- You Become a Resource for Parents
I recently heard Josh McDowell say that the generation gap between parents and teenagers is wider than it has ever been . . . and parents don’t know it exists! You can become an invaluable resource for parents as they try and raise children in a culture that is pretty hostile to the ways of God’s Kingdom.
So, I’ve answered the “why.” What’s the “how”? How do we make sure we are as culturally relevant as we can be when it comes to youth culture? It’s actually pretty simple:
- Behave Like A Teenager
Watch the movies they watch. Read the magazines they read. Visit the websites they visit. Listen to music they listen to. By doing so you craft your cultural vocabulary. You will know the cultural factors influencing your students.
- Engage Students in Cultural Conversation
Titus 2:12 says that we are to “say “No” to ungodliness and worldly passions, and to live self-controlled, upright and godly lives in this present age.” You can help your students know how to say “no” to the harmful elements of culture by engaging them in conversation regarding the cultural influences in their lives.
- Look for the bridges to God’s Word
I believe one of your goals as a youth worker is to help your students develop a biblical worldview, to be able to see the world through the filter of Scripture. It’s vitally important to look for bridges back to Scripture as you discuss what you see in culture. By doing so, you help students rise above the negative effects of culture.
As I stated earlier, I believe all youth workers are called to be versed in culture. Want biblical evidence? Look no further than the way Paul conducted himself in Athens. Acts 17:22-23 says this:
Paul then stood up in the meeting of the Areopagus and said: “Men of Athens! I see that in every way you are very religious. For as I walked around and looked carefully at your objects of worship.
Paul studied Athenian culture then used this knowledge to craft a Gospel message unique to his audience. It is our call as youth workers to be committed to the same level of cultural relevancy. The effectiveness of your ministry is at stake.
It’s a tricky dance. Some youth pastors strive to be “cool” and “hip” with the students. And they are… for a while. But then they get old… like me. And you either have to grow in cultural relevancy and biblical relevancy and connect the two, or you have to quit and go work at Starbucks or something else.
Here’s what I think: I don’t think teenagers care how cool or hip or cultural relevant or versed you are. They just want to know how much you care. They want relationships. They want adults who look past their quirkiness and accept them for the rapidly changing human beings they are (developmentally) and still like like them. They want relationships with adults who can converse and field questions and thoughts and be safe with them. It’s the risk to be relational that youth pastors or any adult mentor to a teenagers needs to embrace to be “relevant” with teenagers.
Trust me, being cool is fleeting and temporary. Being relevant relationally? Well that has withstood the sands of time. It seems like human beings were made for significant relationships. Interesting, eh?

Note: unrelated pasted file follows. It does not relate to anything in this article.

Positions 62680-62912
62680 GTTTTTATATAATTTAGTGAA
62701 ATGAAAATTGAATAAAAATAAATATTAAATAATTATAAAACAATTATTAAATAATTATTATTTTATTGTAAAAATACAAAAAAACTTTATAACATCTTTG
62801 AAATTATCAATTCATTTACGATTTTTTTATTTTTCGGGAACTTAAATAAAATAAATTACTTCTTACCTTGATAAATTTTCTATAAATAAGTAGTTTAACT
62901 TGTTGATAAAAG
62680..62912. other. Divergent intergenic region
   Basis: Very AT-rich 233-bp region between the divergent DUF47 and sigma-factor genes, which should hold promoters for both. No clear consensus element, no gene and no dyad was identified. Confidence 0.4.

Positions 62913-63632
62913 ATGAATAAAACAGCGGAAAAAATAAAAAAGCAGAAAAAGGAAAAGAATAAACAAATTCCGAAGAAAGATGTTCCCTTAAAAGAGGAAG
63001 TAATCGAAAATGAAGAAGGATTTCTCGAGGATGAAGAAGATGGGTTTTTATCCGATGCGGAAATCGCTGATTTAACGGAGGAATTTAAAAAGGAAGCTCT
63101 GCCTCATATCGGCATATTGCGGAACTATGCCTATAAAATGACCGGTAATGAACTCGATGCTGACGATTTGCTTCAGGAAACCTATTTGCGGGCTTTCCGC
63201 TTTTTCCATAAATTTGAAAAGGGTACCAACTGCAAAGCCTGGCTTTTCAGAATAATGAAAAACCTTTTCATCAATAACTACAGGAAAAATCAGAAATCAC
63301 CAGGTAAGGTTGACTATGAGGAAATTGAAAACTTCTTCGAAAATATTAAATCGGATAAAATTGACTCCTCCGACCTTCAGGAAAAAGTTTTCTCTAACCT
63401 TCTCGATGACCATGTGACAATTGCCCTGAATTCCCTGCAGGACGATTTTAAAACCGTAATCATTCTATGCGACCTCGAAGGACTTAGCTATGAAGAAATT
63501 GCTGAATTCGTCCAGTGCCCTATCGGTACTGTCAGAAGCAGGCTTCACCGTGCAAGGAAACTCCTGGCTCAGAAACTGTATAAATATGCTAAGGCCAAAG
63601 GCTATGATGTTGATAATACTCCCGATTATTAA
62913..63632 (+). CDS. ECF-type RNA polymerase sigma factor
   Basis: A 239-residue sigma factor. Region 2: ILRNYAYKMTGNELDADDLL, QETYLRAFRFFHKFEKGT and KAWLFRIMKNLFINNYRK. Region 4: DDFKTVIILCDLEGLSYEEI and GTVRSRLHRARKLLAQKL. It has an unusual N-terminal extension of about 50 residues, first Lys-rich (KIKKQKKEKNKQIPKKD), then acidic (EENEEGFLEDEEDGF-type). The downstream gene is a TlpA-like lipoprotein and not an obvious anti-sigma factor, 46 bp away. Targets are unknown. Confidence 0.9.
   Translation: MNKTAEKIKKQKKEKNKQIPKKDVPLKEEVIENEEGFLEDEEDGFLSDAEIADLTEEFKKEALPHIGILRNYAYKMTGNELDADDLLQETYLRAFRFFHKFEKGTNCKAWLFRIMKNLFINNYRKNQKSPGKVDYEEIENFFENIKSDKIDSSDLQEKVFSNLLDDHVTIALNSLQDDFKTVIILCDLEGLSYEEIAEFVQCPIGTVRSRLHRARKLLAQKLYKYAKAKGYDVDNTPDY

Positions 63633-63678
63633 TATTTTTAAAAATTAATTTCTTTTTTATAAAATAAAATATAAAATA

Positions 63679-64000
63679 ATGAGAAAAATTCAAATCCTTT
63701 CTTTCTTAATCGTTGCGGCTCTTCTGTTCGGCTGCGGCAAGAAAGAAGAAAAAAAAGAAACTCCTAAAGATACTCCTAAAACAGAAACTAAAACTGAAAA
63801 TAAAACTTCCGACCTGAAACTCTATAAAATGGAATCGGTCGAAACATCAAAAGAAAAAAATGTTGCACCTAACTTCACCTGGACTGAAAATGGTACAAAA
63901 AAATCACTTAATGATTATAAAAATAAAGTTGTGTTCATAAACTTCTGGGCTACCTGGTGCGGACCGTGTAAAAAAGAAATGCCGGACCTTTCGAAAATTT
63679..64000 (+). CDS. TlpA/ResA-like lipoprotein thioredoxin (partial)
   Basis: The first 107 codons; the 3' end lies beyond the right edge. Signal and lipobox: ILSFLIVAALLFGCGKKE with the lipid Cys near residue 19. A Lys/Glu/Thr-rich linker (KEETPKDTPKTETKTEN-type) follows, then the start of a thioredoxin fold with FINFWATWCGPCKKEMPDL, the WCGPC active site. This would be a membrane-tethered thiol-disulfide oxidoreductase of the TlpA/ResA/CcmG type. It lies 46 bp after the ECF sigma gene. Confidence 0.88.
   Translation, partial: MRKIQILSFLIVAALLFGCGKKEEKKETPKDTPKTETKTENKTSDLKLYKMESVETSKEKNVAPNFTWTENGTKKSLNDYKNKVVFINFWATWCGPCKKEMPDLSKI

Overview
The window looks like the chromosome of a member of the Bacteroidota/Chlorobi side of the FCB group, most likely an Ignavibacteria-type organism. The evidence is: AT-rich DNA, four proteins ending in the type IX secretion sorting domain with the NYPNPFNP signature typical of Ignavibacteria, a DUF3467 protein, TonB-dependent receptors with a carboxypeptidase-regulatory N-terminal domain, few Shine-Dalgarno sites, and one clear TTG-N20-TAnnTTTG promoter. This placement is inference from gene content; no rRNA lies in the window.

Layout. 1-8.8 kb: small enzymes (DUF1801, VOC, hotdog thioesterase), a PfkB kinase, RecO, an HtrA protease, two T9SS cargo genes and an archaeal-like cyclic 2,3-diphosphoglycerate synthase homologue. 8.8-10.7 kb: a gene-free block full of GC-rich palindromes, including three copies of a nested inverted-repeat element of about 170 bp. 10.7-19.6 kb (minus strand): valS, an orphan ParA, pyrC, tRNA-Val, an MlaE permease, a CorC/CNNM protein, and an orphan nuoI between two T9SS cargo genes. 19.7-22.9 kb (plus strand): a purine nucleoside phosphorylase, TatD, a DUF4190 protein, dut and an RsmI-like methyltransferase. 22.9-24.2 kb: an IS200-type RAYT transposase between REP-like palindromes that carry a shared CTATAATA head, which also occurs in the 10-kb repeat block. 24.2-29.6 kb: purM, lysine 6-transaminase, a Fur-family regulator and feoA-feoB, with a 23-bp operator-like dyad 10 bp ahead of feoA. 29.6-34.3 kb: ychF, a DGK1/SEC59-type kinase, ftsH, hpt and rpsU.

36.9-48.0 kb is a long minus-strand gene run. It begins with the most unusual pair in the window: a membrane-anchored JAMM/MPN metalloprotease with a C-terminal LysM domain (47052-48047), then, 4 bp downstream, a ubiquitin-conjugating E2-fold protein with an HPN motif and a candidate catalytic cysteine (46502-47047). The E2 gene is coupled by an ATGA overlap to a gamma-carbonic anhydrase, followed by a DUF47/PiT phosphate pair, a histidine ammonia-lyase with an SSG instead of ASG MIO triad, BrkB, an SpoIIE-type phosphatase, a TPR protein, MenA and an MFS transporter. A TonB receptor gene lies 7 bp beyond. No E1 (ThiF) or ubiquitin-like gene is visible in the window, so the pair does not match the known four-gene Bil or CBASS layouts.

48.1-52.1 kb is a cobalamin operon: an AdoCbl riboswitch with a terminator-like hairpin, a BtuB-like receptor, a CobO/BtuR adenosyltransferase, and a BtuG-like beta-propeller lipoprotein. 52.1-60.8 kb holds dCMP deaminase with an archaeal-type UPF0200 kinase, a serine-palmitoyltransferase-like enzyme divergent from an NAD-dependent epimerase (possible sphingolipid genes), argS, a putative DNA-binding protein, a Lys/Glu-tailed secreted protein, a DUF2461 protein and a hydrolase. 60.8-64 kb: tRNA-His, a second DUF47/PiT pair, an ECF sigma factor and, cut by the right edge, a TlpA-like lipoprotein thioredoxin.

This past school year, about 10 elementary boys and I (and Pastor Heath and Wes) have really enjoyed playing Nerf battles here in our church building. The tradition kind of started when the students had a half-day of school and someone suggested that we get a couple of people together and play Nerf guns with each other. We didn’t broadcast announce it, just word of mouth and we’ve had around 10 students show up for these.
I’ve got to tell you… these Nerf battles are incredibly fun! Now I’m a particular kind of adult when I play games with kids: I don’t care! I don’t care if I win or lose… all I care about is playing. That’s just the kind of person I am. I’m not super competitive. All I care about is if the kids are having fun or not. So I usually have the least amount of darts and the simplest gun, but we laugh and play hard and it is really fun!
I really like that we have kept it small, but it has turned into a sort of tradition. Every time there is a half-day of school, all these participants are hounding me if we are going to do a Nerf battle. It’s been an amazing conduit for play-filled relationships and great memories!
You should try it sometime!
The event starts @ 11:00a with some singing, which Mark Wilson did this year. After some silly and serious singing, we do a character from the life of Jesus (someone who witnessed and interacted with Jesus). This year I was a Roman Centurion. So we sing songs and do a story, all of which last for about 20 minutes. We make it fast.
Then comes the gigantic egg hunt! We split the crowd into two groups and do the egg hunt in two separate places: 1) babies through kindergarten, and 2) grades 1-5.
After the egg hunt, families typically come back inside the church building to open their eggs, grab some popcorn and juice, and share stories of the hunt!
It’s a great annual event for the children in Hayward, one that lets the kids have lots of fun with colored Easter eggs spread all over the church property and also clearly communicates what Easter is all about and who this Jesus guy really is.
All in all we had 500-600 people in attendance. I wasn’t able to grab many pics, but was able to snap some quick ones. Here is a video collage of the Easter Eggstravaganza:
Last Sunday afternoon, May 1, 2011, the middle school students went down to the Patriot Paintball course in Chetek, WI and had a blast! The students (and the leaders) really enjoyed themselves.
The only negative part of the event was that it was really cold!! Note to self: Bring gloves next time!